On average, students in Atlantis physician shadowing programs spend 5 hours per day, 4 days per week, shadowing physicians. They note that sometimes, due to the schedule of the hospital or doctor, this may fluctuate – say, shadowing for 7 hours one day, and only 3 hours the next day. Often, in more traditional shadowing, the day can be much longer – a full, 8-9-hour shift/shadow session is not uncommon. The reason for this is that few doctors work shifts shorter than this, and shadowing usually begins when the doctor enters their practice for the day and concludes as they leave for the day. So, one benefit is that a shorter day would give students in the overseas shadowing program more time to explore, take part in tourist activities, have meals with their group, and so on; but, it doesn’t give a full, accurate picture of what the day-to-day practice of medicine looks like in the U.S. That full picture is precisely the point of shadowing, in the traditional sense – the idea of what the practice of medicine is often differs considerably from the on-the-ground realities. If you’re looking into a specialty that would regularly have you putting in 10+ hour shifts, you’re not going to fully grasp that reality (and your own ability or desire to live that reality day-in and day-out as your career) from a series of 5-hour shadowing days.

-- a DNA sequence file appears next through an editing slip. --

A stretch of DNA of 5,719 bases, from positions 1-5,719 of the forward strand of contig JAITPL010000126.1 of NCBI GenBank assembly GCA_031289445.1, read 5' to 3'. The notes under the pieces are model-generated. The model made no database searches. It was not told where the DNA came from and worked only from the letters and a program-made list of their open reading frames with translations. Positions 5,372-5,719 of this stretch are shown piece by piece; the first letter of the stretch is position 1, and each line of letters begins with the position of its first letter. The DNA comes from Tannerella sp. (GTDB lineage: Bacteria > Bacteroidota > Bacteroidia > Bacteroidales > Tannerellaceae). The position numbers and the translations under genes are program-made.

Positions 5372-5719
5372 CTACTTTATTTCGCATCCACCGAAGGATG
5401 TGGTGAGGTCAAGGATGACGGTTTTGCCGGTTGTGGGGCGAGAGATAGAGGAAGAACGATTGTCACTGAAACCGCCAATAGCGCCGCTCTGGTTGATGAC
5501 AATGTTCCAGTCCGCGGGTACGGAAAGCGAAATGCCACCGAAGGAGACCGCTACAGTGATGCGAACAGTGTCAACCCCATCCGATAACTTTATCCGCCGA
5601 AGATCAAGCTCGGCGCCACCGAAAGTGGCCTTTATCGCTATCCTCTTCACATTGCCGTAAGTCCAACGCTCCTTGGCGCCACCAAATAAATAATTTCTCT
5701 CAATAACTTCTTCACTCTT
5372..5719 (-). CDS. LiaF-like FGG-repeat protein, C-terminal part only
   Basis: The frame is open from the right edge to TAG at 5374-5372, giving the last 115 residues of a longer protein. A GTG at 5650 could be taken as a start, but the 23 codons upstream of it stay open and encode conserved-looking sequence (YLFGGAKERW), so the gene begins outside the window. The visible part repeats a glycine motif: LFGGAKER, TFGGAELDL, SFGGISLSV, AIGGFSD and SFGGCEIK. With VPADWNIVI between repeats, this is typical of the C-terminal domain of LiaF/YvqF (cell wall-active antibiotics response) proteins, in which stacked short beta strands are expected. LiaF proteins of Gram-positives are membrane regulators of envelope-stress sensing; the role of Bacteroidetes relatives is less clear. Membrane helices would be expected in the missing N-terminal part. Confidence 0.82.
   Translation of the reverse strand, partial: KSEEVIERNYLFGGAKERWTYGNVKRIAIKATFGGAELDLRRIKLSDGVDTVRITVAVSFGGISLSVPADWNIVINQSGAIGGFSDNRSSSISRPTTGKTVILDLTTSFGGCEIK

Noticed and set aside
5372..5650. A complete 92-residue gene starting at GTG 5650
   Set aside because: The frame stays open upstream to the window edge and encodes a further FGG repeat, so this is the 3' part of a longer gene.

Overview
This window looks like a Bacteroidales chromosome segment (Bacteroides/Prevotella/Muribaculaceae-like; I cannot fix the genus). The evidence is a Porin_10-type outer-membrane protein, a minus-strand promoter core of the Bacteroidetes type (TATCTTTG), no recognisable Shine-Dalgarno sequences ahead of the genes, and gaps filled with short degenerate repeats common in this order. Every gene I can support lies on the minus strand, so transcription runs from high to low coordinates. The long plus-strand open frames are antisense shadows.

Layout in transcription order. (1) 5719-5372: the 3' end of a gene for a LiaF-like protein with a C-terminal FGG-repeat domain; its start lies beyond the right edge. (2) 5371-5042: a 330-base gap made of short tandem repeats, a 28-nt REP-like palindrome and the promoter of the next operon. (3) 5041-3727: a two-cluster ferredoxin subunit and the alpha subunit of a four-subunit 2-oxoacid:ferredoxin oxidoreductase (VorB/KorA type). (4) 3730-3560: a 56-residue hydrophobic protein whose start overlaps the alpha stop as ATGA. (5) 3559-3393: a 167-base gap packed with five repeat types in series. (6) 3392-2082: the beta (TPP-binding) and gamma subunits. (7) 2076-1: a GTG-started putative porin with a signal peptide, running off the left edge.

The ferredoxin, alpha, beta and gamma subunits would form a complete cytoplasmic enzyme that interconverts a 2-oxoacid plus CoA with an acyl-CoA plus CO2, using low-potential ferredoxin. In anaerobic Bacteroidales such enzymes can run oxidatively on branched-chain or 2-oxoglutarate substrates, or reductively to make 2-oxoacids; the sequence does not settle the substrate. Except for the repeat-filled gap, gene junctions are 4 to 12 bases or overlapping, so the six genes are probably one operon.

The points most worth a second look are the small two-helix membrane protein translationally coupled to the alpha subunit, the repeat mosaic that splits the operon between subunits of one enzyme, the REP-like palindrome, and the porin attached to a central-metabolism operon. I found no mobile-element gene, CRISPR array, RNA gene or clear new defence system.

As students rotate specializations weekly, the number of weeks in your program largely determines the number of specializations you can see (i.e., ideally, if you sign up for a 3-week program, you’ll see 3 specialties, if you sign up for a 6-week program, you’ll see 6 specialties, etc.). Their website does note that, because hospital and doctor schedules vary, this may not always be the case, and some students may see more specialties/departments, some fewer. As well, while they make an effort to match students with their preferred department(s), they cannot guarantee the ability to shadow in one’s desired area(s) of specialization. Again, this is comparable to home country shadowing – you may not always be able to secure the area or areas of medical practice that you’re most interested in exploring. This isn’t necessarily a negative thing. As with the practice of medicine as a whole, things often look quite a bit different from the inside than we assume the will from the outside. Shadowing of any kind is a useful experience and being exposed to specialties you’re less familiar with – or even those you hadn’t considered at all – might offer an occasion for you to gain new insights into the field. If you have your heart set on a particular specialty, though, it appears that you aren’t guaranteed to see it, even with all the cost associated with an overseas experience.

“Extensive clinical/research experience”